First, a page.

The text that went with the picture said:
Six old ladies were in the habit of visiting a certain tea house once a week—all interesting women, and one of the number was soon to celebrate her ninety-fourth birthday. She confided to the proprietress that she wanted to give a party, and it was to be as jolly as she could make it.
There were to be no peppermints and no weak tea. She had had peppermints given to her every birthday since she was seventy.
The party was a luncheon carried out in yellow and white. The daisies in the centerpiece were made into six bunches, one for each of the party. The favor at each place was a Dresden pincushion, and the place cards were symbolic of the Fountain of Youth.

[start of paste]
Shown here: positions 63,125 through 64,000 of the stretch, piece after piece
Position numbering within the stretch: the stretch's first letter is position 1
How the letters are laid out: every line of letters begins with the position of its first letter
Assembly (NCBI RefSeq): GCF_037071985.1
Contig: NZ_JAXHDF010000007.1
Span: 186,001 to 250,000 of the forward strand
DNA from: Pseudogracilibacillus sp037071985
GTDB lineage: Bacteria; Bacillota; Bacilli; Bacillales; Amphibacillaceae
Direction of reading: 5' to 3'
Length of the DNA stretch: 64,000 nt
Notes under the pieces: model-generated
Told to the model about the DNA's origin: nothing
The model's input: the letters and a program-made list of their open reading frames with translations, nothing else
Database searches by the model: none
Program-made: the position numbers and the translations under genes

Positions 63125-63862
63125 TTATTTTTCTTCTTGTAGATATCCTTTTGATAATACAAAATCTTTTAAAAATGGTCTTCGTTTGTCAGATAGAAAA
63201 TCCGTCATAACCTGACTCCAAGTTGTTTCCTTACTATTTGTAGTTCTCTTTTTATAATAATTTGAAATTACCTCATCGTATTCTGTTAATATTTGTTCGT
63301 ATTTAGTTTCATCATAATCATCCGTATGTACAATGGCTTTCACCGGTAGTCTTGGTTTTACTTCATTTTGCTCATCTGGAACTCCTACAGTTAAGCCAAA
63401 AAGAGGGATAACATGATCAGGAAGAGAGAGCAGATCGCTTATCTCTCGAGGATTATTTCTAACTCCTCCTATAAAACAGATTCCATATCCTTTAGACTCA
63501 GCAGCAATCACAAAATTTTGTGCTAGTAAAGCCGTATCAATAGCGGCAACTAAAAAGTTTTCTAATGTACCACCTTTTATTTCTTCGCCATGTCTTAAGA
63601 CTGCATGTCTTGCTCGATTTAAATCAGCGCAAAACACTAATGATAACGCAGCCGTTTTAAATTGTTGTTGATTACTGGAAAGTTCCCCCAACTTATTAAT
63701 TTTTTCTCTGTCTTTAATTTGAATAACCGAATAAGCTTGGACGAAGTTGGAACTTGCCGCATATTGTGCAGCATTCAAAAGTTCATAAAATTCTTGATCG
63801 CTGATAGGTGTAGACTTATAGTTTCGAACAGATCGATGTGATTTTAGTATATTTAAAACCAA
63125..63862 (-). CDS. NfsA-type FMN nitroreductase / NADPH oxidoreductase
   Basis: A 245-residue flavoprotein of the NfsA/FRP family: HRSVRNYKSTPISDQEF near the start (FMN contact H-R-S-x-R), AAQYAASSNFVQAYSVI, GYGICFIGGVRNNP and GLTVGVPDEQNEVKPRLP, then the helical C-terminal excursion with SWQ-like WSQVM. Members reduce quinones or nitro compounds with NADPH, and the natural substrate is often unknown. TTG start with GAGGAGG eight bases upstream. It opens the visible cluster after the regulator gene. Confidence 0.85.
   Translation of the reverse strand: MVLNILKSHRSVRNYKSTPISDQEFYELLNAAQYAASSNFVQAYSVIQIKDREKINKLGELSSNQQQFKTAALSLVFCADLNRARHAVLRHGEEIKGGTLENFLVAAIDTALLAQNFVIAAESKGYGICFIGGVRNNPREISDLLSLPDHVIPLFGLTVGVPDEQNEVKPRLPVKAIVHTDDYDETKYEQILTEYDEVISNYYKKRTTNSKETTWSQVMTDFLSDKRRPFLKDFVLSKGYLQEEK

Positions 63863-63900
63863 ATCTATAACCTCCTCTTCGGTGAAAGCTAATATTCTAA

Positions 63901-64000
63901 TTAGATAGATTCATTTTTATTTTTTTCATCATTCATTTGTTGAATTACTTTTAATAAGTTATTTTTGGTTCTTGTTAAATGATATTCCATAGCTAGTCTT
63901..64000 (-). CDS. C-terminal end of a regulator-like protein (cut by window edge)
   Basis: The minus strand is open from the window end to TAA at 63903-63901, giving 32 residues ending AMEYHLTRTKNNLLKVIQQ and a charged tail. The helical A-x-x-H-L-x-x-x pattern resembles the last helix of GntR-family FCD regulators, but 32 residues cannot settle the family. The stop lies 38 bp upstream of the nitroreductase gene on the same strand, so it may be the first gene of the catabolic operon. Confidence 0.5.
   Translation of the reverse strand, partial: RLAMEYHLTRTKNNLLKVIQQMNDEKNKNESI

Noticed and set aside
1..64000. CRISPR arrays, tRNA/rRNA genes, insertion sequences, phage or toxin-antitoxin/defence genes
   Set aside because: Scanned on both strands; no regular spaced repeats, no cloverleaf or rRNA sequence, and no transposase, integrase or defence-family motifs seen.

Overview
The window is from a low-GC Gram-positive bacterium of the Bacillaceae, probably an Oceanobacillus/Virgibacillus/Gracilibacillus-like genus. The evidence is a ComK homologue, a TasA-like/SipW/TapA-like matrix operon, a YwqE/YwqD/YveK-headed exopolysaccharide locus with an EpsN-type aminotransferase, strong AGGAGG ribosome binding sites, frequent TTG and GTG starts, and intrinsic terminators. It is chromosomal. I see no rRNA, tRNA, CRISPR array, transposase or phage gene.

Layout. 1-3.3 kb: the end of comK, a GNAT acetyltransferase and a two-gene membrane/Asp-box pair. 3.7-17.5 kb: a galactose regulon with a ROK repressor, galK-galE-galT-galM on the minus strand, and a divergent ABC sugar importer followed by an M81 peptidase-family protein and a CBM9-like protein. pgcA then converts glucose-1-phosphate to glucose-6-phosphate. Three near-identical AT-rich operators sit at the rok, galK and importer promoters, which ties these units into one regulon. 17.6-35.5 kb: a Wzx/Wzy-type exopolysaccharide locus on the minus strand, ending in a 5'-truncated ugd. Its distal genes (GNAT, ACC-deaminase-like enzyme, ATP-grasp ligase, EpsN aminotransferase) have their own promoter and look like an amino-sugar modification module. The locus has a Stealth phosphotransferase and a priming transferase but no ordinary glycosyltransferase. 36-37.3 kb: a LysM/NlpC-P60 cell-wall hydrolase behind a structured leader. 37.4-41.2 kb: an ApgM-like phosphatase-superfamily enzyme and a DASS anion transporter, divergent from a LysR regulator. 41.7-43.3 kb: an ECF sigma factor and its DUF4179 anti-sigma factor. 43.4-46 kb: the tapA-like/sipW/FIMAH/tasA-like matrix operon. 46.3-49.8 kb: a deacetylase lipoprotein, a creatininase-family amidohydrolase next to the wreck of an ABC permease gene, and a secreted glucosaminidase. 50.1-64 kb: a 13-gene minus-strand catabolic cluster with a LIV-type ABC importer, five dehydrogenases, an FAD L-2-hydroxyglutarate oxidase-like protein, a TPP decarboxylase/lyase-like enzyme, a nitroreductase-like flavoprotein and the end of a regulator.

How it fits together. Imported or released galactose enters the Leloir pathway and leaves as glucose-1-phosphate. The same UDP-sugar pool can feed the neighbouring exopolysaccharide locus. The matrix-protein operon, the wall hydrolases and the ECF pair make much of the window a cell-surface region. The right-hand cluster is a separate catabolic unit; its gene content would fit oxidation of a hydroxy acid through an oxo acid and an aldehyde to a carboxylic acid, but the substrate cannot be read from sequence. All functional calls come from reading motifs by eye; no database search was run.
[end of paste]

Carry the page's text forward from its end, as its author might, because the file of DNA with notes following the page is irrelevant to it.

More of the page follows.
I know that the drawing and text do not refer to a real woman, but the fact that this picture was in a mass-circulation magazine suggests that lots of hale and hearty women in their eighties and nineties were reading the magazine a hundred years ago — and thinking about how to celebrate their birthdays.
This brings to mind a post I did several years ago when I speculated that there were some incorrect dates in a genealogical resource I was using because the materials indicated that an extremely old woman was very engaged in family and community activities. A reader commented, “I think the dates are correct. Women were strong back then.”